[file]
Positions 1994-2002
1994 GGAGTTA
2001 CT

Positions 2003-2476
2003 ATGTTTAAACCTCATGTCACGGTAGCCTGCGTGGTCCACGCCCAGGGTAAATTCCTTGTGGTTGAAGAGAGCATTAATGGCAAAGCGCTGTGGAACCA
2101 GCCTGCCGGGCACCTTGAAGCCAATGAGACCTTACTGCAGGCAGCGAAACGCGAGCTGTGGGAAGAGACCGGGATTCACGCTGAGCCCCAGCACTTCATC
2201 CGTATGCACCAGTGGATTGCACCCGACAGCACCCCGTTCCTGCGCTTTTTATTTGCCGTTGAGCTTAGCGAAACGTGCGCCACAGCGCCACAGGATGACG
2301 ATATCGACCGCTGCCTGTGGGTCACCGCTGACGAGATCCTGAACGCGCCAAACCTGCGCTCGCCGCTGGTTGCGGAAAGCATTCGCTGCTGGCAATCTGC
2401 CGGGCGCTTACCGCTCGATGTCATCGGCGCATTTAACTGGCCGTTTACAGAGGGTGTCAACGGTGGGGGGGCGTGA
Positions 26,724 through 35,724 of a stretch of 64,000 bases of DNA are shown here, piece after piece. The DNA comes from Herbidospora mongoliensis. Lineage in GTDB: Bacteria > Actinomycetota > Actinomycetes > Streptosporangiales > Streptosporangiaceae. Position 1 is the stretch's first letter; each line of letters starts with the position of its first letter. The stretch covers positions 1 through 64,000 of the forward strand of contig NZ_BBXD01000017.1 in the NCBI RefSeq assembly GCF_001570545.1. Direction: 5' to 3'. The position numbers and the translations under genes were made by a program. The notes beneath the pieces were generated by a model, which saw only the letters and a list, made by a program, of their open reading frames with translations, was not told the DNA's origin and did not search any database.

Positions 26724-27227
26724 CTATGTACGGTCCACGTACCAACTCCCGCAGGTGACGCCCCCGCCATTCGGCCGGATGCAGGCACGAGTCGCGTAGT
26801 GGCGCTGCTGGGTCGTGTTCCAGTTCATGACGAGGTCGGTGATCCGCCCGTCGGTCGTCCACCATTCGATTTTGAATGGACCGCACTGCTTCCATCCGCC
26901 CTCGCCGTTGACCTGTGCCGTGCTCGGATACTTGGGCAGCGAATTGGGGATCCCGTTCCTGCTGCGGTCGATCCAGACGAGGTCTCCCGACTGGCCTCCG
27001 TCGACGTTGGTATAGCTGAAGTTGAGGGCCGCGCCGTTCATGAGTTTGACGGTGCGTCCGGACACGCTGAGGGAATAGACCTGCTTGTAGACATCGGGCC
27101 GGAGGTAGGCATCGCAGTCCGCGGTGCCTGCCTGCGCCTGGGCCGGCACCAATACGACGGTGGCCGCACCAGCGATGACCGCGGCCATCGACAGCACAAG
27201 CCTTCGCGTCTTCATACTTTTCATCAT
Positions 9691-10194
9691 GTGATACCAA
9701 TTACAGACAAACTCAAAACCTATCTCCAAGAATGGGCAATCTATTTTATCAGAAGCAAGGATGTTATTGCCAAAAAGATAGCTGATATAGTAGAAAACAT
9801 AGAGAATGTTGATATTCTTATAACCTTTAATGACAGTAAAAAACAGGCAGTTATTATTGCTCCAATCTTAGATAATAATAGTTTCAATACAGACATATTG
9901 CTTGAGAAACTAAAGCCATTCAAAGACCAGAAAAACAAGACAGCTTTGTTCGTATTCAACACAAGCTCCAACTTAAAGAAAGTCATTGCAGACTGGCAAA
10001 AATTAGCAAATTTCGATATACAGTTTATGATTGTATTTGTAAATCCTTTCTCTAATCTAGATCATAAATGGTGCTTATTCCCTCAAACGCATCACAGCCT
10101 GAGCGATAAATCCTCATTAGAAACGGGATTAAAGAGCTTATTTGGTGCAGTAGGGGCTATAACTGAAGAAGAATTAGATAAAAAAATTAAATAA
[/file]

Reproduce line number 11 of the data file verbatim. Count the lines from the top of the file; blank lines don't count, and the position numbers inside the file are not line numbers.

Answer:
Positions 26724-27227